Dystopians are reclaiming the market. Sure, they never really went anywhere but with the current political climate books like “1984” and “The Handmaid’s Tale” are topping charts again. I've yet to decide if that's a good thing.
What exactly is a Dystopia? Well, it’s hard to delineate between Dystopia and a post-apocalyptic story or really any story that would just be miserable to live in. There are a few hallmarks that stand out and I will try to stay within those as I bounds. In other words, I won’t be involving the later books of the Harry Potter series or historical fiction because while those could fall under the loose guidelines of a “Bad place” as Dystopia refers to, no one would count them as such.
You should also note, that I am only counting Dystopians that I’ve read or watched so you won’t see most of the books that people usually slot into these lists.
5. The Matrix:
Yes, the idea is terrifying. The images are insane. I’m only talking about the original movie here because I really didn’t watch all the way through the rest of the trilogy. Think about it: robots are using you as batteries. Ok. As long as you stay in the Matrix you still live a long life with just as much freedom and happiness as anyone in this present reality has. The scary part comes when you realize that it’s all a lie. The world that the protagonist Neo wakes up in is downright chilling. This may be low on the list but I don’t want to wake up in that nasty pink goo anytime soon.
I’m honestly not sure why this movie wasn’t that popular. Perhaps it’s because the premise actually sounds pleasant. Who wouldn’t give up everything to be able to change their body at will? What is wrong with being able to appear exactly as you want to and not as you are? But to me the idea of using robots to live out your life is terrifying. I feel like the movie did a great job at showing not only the frightening aspects of the society, including the hatred between those who used robots and those who didn’t and the effect using one had on the human body. Beyond that, taking the idea into the real world makes the reality a bit harsher. Especially when you see how things like the internet have already been used to victimize people. Without pain or death or even the loss or a reputation to fear, people would be a lot less civil to each other.
3. The Matsumoto Trilogy
If you haven’t read this trilogy by Sarah K L Wilson yet, you should stop everything right now and pick it up.
I almost put The Hunger Games here and honestly, this trilogy is more Space Opera than Dystopia but I feel like it just sneaks in. While Hunger Games is terrifying, yes, it didn’t quite allow me to suspend my disbelief. Killing people’s kids is not something that is ever taken lightly, and definitely not for 75 years as suggested.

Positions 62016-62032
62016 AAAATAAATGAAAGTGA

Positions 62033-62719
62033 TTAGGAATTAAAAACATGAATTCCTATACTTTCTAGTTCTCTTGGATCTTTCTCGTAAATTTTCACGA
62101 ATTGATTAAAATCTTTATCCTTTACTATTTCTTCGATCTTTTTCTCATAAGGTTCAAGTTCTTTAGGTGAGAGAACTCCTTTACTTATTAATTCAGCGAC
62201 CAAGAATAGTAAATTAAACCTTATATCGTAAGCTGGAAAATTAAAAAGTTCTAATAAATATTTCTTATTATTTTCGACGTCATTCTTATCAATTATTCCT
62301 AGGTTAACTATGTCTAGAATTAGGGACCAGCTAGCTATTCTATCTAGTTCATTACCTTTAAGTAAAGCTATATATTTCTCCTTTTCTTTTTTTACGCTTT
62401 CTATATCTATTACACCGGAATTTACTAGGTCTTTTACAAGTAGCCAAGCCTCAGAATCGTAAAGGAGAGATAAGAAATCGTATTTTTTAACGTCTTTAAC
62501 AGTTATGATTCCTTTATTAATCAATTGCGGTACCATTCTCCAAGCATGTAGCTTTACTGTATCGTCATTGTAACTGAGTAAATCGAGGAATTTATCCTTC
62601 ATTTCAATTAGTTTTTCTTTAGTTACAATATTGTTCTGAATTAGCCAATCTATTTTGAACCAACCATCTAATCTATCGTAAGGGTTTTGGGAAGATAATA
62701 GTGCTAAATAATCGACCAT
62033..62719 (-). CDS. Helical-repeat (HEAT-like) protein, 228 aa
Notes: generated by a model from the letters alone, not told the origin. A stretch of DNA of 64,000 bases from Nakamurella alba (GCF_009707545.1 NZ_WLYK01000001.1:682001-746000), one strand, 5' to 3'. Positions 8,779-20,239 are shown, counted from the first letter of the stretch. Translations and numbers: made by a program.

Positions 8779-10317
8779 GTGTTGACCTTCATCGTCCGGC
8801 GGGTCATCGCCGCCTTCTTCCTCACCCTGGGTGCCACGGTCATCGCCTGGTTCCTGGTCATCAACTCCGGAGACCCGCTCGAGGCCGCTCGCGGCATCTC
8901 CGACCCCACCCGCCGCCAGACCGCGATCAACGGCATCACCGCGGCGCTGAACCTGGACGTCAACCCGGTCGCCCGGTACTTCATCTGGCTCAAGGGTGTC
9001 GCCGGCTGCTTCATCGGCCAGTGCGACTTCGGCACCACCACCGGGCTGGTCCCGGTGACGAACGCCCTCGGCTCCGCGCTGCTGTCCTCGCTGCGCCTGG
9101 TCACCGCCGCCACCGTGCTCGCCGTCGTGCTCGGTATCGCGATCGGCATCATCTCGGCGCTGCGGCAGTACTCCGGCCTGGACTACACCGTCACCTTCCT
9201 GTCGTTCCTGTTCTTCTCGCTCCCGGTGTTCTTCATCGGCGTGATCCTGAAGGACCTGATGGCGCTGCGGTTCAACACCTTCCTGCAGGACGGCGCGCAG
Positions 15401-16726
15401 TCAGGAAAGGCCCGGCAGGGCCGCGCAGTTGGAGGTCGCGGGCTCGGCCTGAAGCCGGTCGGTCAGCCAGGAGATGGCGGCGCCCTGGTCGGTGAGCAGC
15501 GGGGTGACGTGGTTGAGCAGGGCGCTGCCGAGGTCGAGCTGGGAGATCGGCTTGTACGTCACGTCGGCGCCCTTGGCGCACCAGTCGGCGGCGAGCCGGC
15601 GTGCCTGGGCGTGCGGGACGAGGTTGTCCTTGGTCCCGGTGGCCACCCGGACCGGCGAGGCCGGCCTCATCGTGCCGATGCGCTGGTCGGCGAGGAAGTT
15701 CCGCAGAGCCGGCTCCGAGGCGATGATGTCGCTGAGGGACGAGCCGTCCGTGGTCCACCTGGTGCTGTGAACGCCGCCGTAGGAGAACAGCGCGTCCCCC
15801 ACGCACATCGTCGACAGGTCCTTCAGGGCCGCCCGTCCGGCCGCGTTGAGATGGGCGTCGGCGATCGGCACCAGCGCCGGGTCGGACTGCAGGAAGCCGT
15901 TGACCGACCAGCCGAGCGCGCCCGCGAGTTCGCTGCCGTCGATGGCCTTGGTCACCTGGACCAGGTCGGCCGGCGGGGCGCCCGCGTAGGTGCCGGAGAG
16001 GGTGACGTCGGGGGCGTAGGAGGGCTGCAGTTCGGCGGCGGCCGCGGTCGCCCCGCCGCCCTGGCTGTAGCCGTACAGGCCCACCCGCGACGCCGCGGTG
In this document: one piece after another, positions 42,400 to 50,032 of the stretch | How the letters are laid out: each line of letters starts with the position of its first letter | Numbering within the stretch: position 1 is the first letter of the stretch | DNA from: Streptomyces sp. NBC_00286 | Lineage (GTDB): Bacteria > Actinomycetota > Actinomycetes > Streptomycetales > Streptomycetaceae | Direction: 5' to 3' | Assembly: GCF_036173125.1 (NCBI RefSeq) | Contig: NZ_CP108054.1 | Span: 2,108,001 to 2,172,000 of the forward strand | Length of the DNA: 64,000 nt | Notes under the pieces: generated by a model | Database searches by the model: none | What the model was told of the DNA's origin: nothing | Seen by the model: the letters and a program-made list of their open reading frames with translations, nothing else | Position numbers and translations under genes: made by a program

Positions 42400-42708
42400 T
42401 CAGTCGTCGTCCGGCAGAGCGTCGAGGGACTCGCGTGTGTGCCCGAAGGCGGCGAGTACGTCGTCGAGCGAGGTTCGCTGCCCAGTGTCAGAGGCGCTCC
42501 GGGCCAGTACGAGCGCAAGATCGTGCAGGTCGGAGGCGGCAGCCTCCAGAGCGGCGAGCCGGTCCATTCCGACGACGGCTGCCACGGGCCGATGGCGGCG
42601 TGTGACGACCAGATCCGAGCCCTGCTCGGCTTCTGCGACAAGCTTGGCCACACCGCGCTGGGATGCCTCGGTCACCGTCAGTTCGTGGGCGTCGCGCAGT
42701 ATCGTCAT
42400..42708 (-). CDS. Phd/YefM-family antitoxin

In this space adventure, though (spoilers) the government spans multiple planets. The Blackwatch Empire does very little to step into the struggles of the individual planets under their care, even inciting a war and then doing little or nothing to help the people affected. Worse than that, they are deliberately stripping human souls from bodies and the resulting shadow armies are terrifying. That is an existence I wouldn't wish on anyone!
Because it’s a space opera with a lot of wild technology, it didn’t at all feel out of place when I finally saw what this evil government was doing.
2. The Animal Farm.
The Animal Farm may not sound too terrifying for humans. It is, after all, about animals. It’s the history behind the book that is so scary to me. Yes, that is kind of cheating but I'm making up the rules here.
The Animal Farm was written to address the injustices of the Communist Regime under Stalin. Often overlooked, Stalin was a true genius and a terrifying man easily the equal of evil men like Hitler only Stalin’s indignities were towards his own people. Animal Farm is a glimpse into the suffering of the Russian People. After the fall of the Tsar, they thought they were getting a chance at freedom in the Communist Party and got horror instead. Even today they are experiencing the effects of that. This dystopia is a terrifying picture of how hope can be used as a tool to oppress when in the hands of selfish and violent men.
1. The Book of Eli.
While I would probably put this under a “post-apocalyptic” myself and while I do feel like the themes and structure more closely resembles that of a post-apocalyptic novel than a Dystopia, it is still classified as a Dystopian by a lot of people.
People are capable of truly horrendous things and often the most terrifying worlds are not those with corrupt governments or oppressive rulers but instead those that have lost any and all form of society. Freedom, when not protected and nurtured by the right guardians, can be a horrible thing.
In the world depicted in The Book of Eli we see gang rule, bandits, torture, cannibalism, rape, and slavery all thriving in the barely settled dust of the world that once was.
I love old Horror books. One thing that old horror, like “The Picture of Dorian Gray” and “The Strange Case of Dr. Jekyll and Mr. Hyde” really like to hit on is the idea of the monster within. Like these classics, The Book of Eli forces us to ask: “What if the threat isn’t out there? What if the threat comes from inside.” Not an oppressive government, technology gone wrong or an outside force but the very people that we trust and confide in.
That is why I put The Book of Eli at the top of my list.
What about you? What Dystopian stories are the most terrifying to you? Share your thoughts in the comments and be sure to share.